Too much "voodo" information on various forums....it would be nice to have GM's tech sheet.
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Old 05-03-2015, 11:36 PM   #14
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PDF - Application Note GM, LSX, Coil Near Plug Ignition Coil - Notice the coil charge time as a function of voltage.

The D585 might be a coil to stay away from, if your dwell settings are not programmed correctly. "They will fire as soon as you hit 8A or so, without the ECM telling them to fire."

For coil charge time, the LS2 takes 4ms at 14 volts, and the LS9 takes 2.6 ms at 14 volts.

LS1s dwell are controlled via ECU.
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Old 05-05-2015, 12:44 AM   #15
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Quote:
Originally Posted by turbotankshane View Post
Have some of these heatsinked coils I got set up yesterday, they've been running without issue...
After scanning the available literature, here is my current assessment.

Using Pertronicix's literature

LS1/LS6 # D580 -GM # 12558948- 30,000 Volts
LS2/LS3/LS7 # D514A GM # 12573190 - 32,000 Volts
LS Truck # D585 GM # 10457730, 12563293 - 35,000 Volts

Forum Post: Volvo's Bosch Coil - 32,000 Volts???, but unknown charge/dwell time.

Coil Charge Time:

LS2 takes 4ms at 14 volts,
LS9 takes 2.6 ms at 14 volts.

ROLLOFF - No matter whether you have a points ignition or an electronic ignition, both are inductive, and all inductive ignition systems are sensitive to what is called roll off. Somewhere between 3000 and 3500 RPM, the input current to the primary begins to drop off because the recharge time is insufficient.

Opinion - As based upon above, I would drop back to D514A coils with a wasted spark setup when LH 2.4 is driving coil's dwell-time. Using a board with a fixed dwell of 4-ms coil charge time with wasted spark setup, the LS9 coil at 2.6 ms charge time might work.

On a different note for wasted spark setup, GM produced ACDelco D576 and D555 for use in four cylinders and on their V6 engines. Tech Info...User Experience These coils are capable of 35,000 and upwards to 40,000 volts, but two ignition modules would have to be used. That said, knowing these coils dwell time to full charge would be relevant to know. This coil dwell time topic needs to be explored on these coils; asking the GM tech department for spec sheet may be the only way to know for sure. I know a performance tuner in another forum, and I will attempt to find out.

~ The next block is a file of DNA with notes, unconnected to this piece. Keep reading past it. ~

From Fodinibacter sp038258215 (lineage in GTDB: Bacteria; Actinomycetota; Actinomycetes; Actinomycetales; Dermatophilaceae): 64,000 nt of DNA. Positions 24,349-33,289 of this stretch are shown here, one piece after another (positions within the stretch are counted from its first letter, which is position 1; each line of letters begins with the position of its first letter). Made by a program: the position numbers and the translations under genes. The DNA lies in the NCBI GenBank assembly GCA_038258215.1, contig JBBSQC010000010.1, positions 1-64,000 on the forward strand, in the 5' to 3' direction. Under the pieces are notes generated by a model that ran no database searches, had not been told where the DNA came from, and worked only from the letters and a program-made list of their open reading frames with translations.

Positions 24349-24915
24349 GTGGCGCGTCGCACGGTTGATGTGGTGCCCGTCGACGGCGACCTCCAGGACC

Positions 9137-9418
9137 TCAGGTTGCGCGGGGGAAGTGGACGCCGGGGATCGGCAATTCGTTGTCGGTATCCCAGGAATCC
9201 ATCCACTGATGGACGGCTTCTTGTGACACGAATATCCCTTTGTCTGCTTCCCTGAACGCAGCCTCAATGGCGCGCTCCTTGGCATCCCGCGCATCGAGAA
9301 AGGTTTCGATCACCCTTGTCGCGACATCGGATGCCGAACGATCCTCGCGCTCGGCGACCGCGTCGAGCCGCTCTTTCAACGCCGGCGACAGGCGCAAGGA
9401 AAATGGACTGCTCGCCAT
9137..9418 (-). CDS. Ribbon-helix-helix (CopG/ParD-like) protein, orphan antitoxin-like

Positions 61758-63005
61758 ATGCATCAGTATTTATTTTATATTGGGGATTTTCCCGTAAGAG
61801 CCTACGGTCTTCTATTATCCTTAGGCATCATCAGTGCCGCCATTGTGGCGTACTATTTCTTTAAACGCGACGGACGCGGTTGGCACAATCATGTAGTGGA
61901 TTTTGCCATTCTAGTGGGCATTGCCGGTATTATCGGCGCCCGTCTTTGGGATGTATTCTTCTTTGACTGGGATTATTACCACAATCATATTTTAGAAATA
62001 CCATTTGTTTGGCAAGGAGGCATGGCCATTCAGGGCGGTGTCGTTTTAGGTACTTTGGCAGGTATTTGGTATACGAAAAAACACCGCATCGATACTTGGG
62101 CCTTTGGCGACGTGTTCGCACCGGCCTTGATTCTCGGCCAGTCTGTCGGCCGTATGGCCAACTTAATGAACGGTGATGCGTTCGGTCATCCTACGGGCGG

Caution Note - For a wasted spark setup, it would be better to let LH 2.4 drive the coils via two ignition modules. If a board fixed the coil's dwell time at 4-ms, then the timing pooch would be screwed. If a board allows 4-ms maximum timing, but allows ECU's coil dwell time to be processed when under 4 ms, then at higher Rpm, this board would work OK.

An EFI system sets the needed timing advance when it stops the coil charge time; when coil is no longer being charged, the coil's high-voltage output spark is being sent to distributor cap. Hence, the ECU's end of coil-dwell-time must be the trigger to allow the coil to discharge. Otherwise, the timing pooch is SCREWED

10. At 900 rpm it takes 4.629 milliseconds for the crank to travel the 25 degrees from 10 degrees before TDC to 15 degrees after TDC. At 6,000 rpm this movement takes just 0.694 milliseconds. Remembering that the flame front has a constant burn rate then to have the flame front and piston converge when the piston is just after TDC requires the combustion process to start earlier in the cycle at higher rpm. Otherwise the piston would be lower down in its location before the flame front reached it.
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Old 05-05-2015, 01:51 AM   #16
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Quote:
Originally Posted by turbotankshane View Post
With the dwell down at around 4ms
Very Important Point - An EFI system sets the needed timing advance when it stops the coil charge time; when coil is no longer being charged, the coil's high-voltage output spark is being sent to distributor cap. Hence, the ECU's end of coil-dwell-time must be the trigger to allow the coil to discharge. Otherwise, the timing pooch is SCREWED
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Old 05-05-2015, 07:45 AM   #17
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Quote:
Originally Posted by turbotankshane View Post
take the signals from your board and use them.
I'm going out of town today, but there is a safe way to use these truck coils.

On the OEM table, you will notice voltage vs dwell time; as voltage drops, more dwell time is needed.

Using a truck D585 coil dwell table vs voltage, I would find what voltage is required for say 6-ms coil charge time. Then using a resistor on power line to D585 coil to match this lower voltage required.